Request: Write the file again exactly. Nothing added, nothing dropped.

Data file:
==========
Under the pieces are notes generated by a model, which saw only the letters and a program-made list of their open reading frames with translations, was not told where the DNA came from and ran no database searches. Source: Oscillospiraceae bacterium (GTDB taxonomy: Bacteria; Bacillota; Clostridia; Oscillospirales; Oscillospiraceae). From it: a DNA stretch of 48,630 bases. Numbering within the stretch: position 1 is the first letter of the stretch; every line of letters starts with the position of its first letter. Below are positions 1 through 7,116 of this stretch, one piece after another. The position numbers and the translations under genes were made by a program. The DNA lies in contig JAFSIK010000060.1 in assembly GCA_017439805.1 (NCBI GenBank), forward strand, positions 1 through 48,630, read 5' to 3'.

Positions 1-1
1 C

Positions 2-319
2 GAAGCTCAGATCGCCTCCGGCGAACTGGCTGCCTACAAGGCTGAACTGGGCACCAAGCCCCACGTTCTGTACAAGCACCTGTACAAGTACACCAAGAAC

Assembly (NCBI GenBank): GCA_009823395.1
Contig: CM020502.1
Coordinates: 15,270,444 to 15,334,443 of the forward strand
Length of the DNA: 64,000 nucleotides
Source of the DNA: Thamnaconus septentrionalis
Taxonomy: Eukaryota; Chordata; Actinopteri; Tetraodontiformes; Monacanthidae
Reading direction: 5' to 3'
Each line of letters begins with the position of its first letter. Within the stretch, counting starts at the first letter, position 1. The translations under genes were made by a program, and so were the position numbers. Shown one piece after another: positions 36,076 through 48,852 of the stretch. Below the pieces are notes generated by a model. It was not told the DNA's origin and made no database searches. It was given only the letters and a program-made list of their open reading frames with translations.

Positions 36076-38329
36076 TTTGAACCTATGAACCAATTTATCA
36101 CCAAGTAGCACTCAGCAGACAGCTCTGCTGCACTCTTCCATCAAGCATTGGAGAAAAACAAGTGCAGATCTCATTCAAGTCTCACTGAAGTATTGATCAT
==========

Under the pieces are notes generated by a model, which saw only the letters and a program-made list of their open reading frames with translations, was not told where the DNA came from and ran no database searches. Source: Oscillospiraceae bacterium (GTDB taxonomy: Bacteria; Bacillota; Clostridia; Oscillospirales; Oscillospiraceae). From it: a DNA stretch of 48,630 bases. Numbering within the stretch: position 1 is the first letter of the stretch; every line of letters starts with the position of its first letter. Below are positions 1 through 7,116 of this stretch, one piece after another. The position numbers and the translations under genes were made by a program. The DNA lies in contig JAFSIK010000060.1 in assembly GCA_017439805.1 (NCBI GenBank), forward strand, positions 1 through 48,630, read 5' to 3'.

Positions 1-1
1 C

Positions 2-319
2 GAAGCTCAGATCGCCTCCGGCGAACTGGCTGCCTACAAGGCTGAACTGGGCACCAAGCCCCACGTTCTGTACAAGCACCTGTACAAGTACACCAAGAAC

Assembly (NCBI GenBank): GCA_009823395.1
Contig: CM020502.1
Coordinates: 15,270,444 to 15,334,443 of the forward strand
Length of the DNA: 64,000 nucleotides
Source of the DNA: Thamnaconus septentrionalis
Taxonomy: Eukaryota; Chordata; Actinopteri; Tetraodontiformes; Monacanthidae
Reading direction: 5' to 3'
Each line of letters begins with the position of its first letter. Within the stretch, counting starts at the first letter, position 1. The translations under genes were made by a program, and so were the position numbers. Shown one piece after another: positions 36,076 through 48,852 of the stretch. Below the pieces are notes generated by a model. It was not told the DNA's origin and made no database searches. It was given only the letters and a program-made list of their open reading frames with translations.

Positions 36076-38329
36076 TTTGAACCTATGAACCAATTTATCA
36101 CCAAGTAGCACTCAGCAGACAGCTCTGCTGCACTCTTCCATCAAGCATTGGAGAAAAACAAGTGCAGATCTCATTCAAGTCTCACTGAAGTATTGATCAT